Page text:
The answer remains what it has always been, we need to start slapping carbon taxation on every consumed good in this country, making it as high as our consumer can stand. That will be less popular than hiding the cost through an ETS, but as long as our consumers have carbon footprints 3x larger than the world average it is the only fair and equitable solution. And it actually has a chance of saving the planet.

    Good afternoon everyone, enjoy your day. Hopefully the weather will fine up, but not too much eh?

    Auckland • Since May 2007 • 984 posts Report Reply

  • Steve Barnes,

    <quotePlus, how do you tell when a mosquito stops breathing?
    When it stops sucking.</quote>Mosquitoes will always suck, therefore they will always breathe. So. if mosquitoes will always breath then the will not die, therefore mosquitoes are the undead. Vampires are the undead, therefore mosquitoes are vampires.
    There should be a law...

    Peria • Since Dec 2006 • 5521 posts Report Reply

  • Steve Barnes,

    Bum

    Peria • Since Dec 2006 • 5521 posts Report Reply

  • Angus Robertson,

    If not, then how does the target level in one country (or group of countries) affect the pricing in another?

    Because one metric tonne of carbon dioxide here and in Uganda is one metric tonne of carbon dioxide. (And if you don't have global prices the same then carbon leakage occurs whereby polluting industries seek out new production facillities in places with the lowest cost carbon and because of the nature of the ETS political landscape these places are in the developing world so goods produced are shipped back to the first world markets with a greater carbon footprint and sold at a lower price than locally made goods.)

    If we want to reduce our effective emissions we can do so by purchasing carbon credits locally or overseas. The more we need to buy, the higher the price goes, the more unaffordable it becomnes to the worlds poor.

    Auckland • Since May 2007 • 984 posts Report Reply

  • Kyle Matthews,

    The worlds poor simply cannot afford to.

    I'm surprised that you ran with 'free markets rule the world' as your base explanation, and then let this fly.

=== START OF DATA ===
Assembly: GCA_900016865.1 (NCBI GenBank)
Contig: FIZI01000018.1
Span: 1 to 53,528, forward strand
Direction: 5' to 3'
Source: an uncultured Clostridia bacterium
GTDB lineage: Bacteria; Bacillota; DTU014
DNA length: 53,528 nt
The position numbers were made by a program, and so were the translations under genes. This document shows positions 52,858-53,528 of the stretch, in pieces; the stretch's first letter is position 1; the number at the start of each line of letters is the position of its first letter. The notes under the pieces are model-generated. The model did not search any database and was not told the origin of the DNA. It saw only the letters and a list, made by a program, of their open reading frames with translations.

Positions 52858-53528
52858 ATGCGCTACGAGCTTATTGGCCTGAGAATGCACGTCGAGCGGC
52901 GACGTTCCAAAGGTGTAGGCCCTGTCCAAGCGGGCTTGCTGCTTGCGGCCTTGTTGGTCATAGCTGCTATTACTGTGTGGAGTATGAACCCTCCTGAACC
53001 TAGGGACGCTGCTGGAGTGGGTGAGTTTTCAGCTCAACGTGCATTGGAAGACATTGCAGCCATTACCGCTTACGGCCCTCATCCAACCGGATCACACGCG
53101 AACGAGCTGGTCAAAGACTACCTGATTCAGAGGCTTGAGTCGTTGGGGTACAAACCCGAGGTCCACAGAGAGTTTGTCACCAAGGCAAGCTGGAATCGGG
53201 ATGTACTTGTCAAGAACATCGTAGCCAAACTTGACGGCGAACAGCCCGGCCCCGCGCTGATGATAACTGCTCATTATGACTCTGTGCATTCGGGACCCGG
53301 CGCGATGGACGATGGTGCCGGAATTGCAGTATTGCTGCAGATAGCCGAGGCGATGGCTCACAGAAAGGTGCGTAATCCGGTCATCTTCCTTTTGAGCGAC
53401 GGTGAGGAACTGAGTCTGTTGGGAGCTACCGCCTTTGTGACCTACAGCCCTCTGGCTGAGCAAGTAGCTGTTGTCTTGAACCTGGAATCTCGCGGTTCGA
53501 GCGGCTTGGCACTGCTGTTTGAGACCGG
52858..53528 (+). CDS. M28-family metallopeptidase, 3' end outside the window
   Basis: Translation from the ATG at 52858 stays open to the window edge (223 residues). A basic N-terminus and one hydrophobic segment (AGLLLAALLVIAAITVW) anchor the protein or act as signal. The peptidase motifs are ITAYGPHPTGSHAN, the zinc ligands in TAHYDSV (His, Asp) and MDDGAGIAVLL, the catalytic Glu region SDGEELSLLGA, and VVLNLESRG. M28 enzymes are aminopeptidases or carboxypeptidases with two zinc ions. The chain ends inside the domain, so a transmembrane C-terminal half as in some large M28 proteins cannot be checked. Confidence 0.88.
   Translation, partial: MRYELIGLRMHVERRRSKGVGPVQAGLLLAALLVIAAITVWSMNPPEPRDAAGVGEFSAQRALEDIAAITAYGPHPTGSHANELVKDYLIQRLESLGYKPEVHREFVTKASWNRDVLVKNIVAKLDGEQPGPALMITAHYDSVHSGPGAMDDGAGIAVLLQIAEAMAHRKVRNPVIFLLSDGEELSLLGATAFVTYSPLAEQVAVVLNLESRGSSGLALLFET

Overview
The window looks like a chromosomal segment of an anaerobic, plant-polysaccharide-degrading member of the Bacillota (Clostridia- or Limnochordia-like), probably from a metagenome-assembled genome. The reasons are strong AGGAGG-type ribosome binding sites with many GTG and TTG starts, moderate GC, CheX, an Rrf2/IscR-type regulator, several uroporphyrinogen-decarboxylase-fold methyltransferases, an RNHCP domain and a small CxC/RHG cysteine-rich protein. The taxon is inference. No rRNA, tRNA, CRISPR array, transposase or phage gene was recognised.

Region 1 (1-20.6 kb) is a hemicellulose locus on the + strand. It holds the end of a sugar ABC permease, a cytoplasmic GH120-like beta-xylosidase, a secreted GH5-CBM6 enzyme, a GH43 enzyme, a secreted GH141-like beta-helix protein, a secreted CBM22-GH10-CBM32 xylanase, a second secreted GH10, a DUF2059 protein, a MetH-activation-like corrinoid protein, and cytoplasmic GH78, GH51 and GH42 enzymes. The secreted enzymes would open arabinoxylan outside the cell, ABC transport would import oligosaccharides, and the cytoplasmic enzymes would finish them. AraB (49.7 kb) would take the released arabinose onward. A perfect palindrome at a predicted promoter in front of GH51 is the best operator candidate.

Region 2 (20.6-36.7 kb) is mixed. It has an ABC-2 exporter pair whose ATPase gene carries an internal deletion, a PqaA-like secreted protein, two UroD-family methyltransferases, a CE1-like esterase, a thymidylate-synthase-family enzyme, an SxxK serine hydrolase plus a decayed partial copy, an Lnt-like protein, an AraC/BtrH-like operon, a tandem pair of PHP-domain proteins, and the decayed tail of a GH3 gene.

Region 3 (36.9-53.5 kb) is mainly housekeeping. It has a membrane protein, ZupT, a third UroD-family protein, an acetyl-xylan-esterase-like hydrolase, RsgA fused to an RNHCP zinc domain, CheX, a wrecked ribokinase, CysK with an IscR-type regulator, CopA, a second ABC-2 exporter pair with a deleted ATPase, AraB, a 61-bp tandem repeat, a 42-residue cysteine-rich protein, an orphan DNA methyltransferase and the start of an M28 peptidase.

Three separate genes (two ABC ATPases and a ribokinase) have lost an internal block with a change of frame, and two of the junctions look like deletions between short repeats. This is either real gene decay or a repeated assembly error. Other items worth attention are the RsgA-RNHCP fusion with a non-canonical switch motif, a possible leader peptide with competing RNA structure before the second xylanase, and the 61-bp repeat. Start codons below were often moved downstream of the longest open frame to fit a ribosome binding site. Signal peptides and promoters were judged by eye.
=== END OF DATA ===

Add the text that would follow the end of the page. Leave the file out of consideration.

If the world's poor have to pay more for carbons than they'll charge more for the products they sell. We'll therefore pay for their carbons in our imported coffee and other goods.

    (Free Market) Economics 101 is so much fun. Complete nonsense of course.

    Since Nov 2006 • 6243 posts Report Reply

  • Gareth Ward,

    While I'm not sure I get to same vitriolic conclusion, Angus' point about a global cost of tradeable units is a fair one. Of course, the Ugandans have a much lower reductions target, but the marginal cost of that extra tonne is much higher for a poor country.

    At which point it seems you're arguing for a progressive carbon pricing mechanism?

    Auckland, NZ • Since Mar 2007 • 1727 posts Report Reply

  • Kyle Matthews,

    <quote>Of course, the Ugandans have a much lower reductions target, but the marginal cost of that extra tonne is much higher for a poor country.</quote

    Yes, but that doesn't prevent '1st world' countries reducing their carbon emissions. Some of those activities might go off shore to more emission friendly countries, but others won't. It's not a pure free market there's umpteen other influences in play and countries have to take responsibility for what they produce just as much as what they consume.

    Since Nov 2006 • 6243 posts Report Reply

  • Angus Robertson,

    If the world's poor have to pay more for carbons than they'll charge more for the products they sell. We'll therefore pay for their carbons in our imported coffee and other goods.

    Yes, if it happens you are correct, but that is a very big if.

    If you were a politician in a country, for example China which has a competitive cost advantage over the USA or Europe or NZ in part because of not being Kyoto Annex I or II, would you sign up to this? I wouldn't, because it seems political poison.

    Increasing your cost base is going to mean China sells less goods to the West - millions lose their jobs in the massive export sector and rightly blame you for it. Suppose the price of carbon gets so high that its more profitable to sell the carbon credits of a powerstation to the West than sell power to unemployed Chinese - millions of unemployed Chinese have their power cut off (a few Party officials profit) and the people rightly blame you for it. And the reason you have to use to convince your people of the need for their sacrifice is that China needs to pitch in to solve global warming (a problem that all your fellow Chinese know is 99% caused by the West). Suicide might be too weak a word, treasonous action likely to cause civil war isn't a word though.